Peterborough City Council

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Peterborough City Council
Coat of arms or logo
Type
Type
Leadership
Leader
Marco Cereste, Conservative
since 2009
Deputy Leader
John Holdich, Conservative
since 2013
Mayor
David Over, Conservative
since 2014
Deputy Mayor
Christopher Harper, Conservative
since 2014
Structure
Seats 57
Joint committees
East of England Local Government Association
Elections
First past the post (elected in thirds)
Last election
3 May 2012
Meeting place
Town Hall, Bridge Street, Peterborough
Website
http://www.peterborough.gov.uk/

Peterborough City Council is the local authority of Peterborough in Cambridgeshire, England. It is a unitary authority, having the powers of a non-metropolitan county and district council combined. The City of Peterborough in the East of England[1] was incorporated as a municipal borough in 1874; from 1888 it fell within the jurisdiction of the Soke of Peterborough county council and from 1965 Huntingdon and Peterborough county council. In 1974 it was replaced by a wholly new non-metropolitan district, broadly corresponding to the Soke, in the new enlarged Cambridgeshire. In 1998 Peterborough became independent of Cambridgeshire county council as a unitary authority, but it continues to form part of that county for ceremonial purposes as defined by the Lieutenancies Act 1997.

The leader and cabinet model of decision-making was adopted by the city council in 2001. The Conservative Party held control of the council from 2002 until 2014 when it became no overall control. It is a member of the East of England Local Government Association.

Incorporation[edit]

Peterborough Town Hall

A public enquiry was held in 1873 to determine whether it would be advantageous for the city to be administered by a municipal corporation. The result being in the affirmative, the city council, sometimes archaically called the corporation, was founded by a Charter of Incorporation dated 17 March 1874, under the government of a mayor, six aldermen and 18 councillors.[2] Something of an anomaly, the Parliamentary Boundary Commission of 1868 had decided that the urban parts of Fletton and Woodston were so involved in Peterborough that they ought to be in the borough and added the newly built-up portions of these parishes to the parliamentary constituency. In local matters they were still in Huntingdonshire and, as the City of Peterborough did not extend south of the River Nene, the full title of the new municipality was the City and Borough of Peterborough and its inhabitants, citizens and burgesses.[3]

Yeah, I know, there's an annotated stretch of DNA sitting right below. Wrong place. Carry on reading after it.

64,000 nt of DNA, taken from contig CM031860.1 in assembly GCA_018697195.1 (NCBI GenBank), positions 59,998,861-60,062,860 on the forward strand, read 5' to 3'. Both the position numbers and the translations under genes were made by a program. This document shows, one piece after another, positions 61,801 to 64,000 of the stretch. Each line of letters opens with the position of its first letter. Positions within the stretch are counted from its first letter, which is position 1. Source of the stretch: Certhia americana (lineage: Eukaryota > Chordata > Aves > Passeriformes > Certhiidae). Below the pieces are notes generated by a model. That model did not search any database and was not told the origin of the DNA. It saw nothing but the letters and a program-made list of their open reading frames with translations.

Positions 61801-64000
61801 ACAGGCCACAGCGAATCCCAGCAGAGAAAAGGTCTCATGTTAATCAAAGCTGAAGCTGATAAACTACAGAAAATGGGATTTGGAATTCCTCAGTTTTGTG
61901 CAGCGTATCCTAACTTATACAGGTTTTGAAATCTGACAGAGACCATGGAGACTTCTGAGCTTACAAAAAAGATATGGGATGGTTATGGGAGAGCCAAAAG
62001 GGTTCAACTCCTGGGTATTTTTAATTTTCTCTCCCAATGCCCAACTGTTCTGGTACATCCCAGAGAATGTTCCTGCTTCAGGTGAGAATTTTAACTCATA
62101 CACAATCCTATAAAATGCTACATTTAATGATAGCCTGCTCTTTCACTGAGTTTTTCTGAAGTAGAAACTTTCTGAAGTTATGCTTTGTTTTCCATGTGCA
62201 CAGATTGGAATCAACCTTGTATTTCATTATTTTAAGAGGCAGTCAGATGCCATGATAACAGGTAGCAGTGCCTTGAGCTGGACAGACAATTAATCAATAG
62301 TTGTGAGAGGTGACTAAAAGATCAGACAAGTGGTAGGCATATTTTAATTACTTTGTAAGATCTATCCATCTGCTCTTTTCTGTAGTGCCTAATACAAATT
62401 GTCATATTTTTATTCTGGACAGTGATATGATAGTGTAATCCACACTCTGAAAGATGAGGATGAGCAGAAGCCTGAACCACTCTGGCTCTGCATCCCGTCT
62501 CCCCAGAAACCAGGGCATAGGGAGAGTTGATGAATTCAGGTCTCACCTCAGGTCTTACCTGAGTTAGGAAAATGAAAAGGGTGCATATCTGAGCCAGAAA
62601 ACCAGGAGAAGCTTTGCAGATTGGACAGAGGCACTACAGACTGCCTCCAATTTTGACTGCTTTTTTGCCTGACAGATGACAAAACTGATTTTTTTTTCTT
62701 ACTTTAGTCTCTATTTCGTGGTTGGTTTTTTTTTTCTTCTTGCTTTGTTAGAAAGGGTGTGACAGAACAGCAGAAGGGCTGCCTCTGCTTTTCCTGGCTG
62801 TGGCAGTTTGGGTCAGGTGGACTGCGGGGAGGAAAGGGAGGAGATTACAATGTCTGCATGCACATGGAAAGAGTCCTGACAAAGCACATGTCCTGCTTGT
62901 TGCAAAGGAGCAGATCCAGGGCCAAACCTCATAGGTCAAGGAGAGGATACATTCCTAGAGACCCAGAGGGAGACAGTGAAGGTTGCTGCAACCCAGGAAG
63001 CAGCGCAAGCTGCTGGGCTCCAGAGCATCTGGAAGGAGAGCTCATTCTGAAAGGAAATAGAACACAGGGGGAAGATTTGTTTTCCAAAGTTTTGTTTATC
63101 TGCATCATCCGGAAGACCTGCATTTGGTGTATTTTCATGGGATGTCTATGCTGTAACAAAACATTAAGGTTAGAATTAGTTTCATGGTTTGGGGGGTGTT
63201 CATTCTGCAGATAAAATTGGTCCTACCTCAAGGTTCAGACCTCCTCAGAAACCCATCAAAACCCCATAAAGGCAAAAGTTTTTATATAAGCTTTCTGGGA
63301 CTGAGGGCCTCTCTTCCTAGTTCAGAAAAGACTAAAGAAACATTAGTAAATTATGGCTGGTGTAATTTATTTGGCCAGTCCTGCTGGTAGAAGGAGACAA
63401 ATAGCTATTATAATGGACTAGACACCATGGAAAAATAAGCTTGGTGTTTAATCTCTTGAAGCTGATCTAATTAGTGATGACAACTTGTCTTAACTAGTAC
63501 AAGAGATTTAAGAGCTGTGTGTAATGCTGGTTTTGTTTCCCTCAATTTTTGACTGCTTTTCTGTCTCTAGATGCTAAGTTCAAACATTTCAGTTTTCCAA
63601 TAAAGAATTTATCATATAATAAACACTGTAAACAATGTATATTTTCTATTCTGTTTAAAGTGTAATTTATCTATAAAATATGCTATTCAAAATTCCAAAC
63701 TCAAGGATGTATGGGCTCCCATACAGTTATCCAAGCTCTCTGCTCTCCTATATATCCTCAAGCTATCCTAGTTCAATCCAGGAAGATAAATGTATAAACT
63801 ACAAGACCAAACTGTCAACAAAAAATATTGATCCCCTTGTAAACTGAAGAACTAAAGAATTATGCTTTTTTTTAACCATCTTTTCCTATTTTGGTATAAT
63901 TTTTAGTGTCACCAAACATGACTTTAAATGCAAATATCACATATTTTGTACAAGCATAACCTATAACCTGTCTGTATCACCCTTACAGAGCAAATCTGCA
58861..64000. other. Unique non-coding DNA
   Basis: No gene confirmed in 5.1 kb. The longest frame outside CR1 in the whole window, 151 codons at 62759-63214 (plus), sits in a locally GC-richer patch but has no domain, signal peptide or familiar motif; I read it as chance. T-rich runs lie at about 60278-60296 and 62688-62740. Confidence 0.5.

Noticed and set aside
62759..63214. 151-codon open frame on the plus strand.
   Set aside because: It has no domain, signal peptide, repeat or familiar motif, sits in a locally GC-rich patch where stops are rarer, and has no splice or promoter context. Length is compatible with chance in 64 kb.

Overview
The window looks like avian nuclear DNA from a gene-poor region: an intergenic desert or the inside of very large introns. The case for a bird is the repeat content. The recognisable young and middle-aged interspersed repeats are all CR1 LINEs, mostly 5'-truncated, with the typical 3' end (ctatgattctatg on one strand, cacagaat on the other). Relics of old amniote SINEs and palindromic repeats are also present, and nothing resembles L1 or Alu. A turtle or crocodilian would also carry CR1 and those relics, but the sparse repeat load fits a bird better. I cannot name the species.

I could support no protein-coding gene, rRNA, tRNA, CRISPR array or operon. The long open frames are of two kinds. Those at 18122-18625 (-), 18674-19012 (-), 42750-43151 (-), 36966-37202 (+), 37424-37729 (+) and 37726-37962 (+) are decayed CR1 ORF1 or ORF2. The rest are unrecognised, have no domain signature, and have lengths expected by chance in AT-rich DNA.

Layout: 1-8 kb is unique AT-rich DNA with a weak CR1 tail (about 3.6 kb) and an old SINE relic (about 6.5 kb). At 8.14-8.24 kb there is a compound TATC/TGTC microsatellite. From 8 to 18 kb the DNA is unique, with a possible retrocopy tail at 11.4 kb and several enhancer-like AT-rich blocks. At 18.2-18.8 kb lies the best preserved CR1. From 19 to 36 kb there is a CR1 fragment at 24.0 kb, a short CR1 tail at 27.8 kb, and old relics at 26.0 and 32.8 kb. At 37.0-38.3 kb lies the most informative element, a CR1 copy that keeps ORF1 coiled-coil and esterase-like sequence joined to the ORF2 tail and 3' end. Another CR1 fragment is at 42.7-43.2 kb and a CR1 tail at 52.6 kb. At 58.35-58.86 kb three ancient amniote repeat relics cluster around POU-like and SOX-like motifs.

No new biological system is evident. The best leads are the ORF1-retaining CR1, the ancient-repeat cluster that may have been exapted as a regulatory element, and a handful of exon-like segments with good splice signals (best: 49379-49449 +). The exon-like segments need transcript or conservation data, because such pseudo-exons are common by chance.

Sunken relief at Bridge House, formerly Mitchell Engineering Limited, now in use by the city council.

The new corporation was required to appoint a Watch Committee and constabulary under the provisions of the County and Borough Police Act 1856. In 1946, it amalgamated with the Liberty of Peterborough Constabulary, which had shared its chief constable with Northamptonshire, to form the Peterborough Combined Police Force. This, in turn, merged into Mid-Anglia Constabulary in 1965 and was renamed Cambridgeshire Constabulary in 1974.[4] The Fire Brigades Act 1938 made it a requirement for the corporation to maintain a fire brigade; under the Fire Services Act 1947 this function passed to the councils of counties.

In 1927 the city council submitted a memorial to the Minister of Health for permission to extend the borough boundary to include Gunthorpe, Longthorpe, Paston, Walton, Werrington and the area north-east of Fengate; this became effective from 1929.[5] Until this point the council were using the Guildhall and a large number of subsidiary offices, but the need to widen Narrow Bridge Street and the need for a new Town Hall came together in a combined scheme, resulting in the building of the present Town Hall. It was opened in 1933 and accommodated both Peterborough city council and the former Soke of Peterborough county council.[6][7]